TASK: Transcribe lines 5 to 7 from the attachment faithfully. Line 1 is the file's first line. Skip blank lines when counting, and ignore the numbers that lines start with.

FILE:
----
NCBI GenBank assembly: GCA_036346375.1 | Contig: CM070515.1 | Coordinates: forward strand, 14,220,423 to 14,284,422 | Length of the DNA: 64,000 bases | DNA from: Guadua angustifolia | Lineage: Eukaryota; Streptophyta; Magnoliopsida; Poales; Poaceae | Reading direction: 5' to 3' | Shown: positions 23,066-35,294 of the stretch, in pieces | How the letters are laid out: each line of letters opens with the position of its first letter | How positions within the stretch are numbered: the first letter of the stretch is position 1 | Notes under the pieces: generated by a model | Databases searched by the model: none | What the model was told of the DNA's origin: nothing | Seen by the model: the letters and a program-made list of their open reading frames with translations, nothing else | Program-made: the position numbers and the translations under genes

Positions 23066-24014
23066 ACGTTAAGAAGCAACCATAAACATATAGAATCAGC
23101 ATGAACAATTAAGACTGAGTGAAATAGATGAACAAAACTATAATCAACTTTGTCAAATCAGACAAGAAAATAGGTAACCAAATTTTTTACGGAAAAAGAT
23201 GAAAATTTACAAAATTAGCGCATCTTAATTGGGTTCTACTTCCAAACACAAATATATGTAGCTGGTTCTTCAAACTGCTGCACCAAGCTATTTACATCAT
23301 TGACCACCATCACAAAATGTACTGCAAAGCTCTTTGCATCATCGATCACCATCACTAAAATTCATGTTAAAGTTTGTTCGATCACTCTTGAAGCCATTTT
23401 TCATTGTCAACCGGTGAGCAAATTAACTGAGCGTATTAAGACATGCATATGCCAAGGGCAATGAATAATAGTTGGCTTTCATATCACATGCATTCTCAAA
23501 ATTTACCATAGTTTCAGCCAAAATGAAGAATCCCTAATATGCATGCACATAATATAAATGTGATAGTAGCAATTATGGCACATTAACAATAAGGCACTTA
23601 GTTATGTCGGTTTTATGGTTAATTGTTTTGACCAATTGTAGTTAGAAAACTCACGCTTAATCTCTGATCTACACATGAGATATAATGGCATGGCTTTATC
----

23201 GAAAATTTACAAAATTAGCGCATCTTAATTGGGTTCTACTTCCAAACACAAATATATGTAGCTGGTTCTTCAAACTGCTGCACCAAGCTATTTACATCAT
23301 TGACCACCATCACAAAATGTACTGCAAAGCTCTTTGCATCATCGATCACCATCACTAAAATTCATGTTAAAGTTTGTTCGATCACTCTTGAAGCCATTTT
23401 TCATTGTCAACCGGTGAGCAAATTAACTGAGCGTATTAAGACATGCATATGCCAAGGGCAATGAATAATAGTTGGCTTTCATATCACATGCATTCTCAAA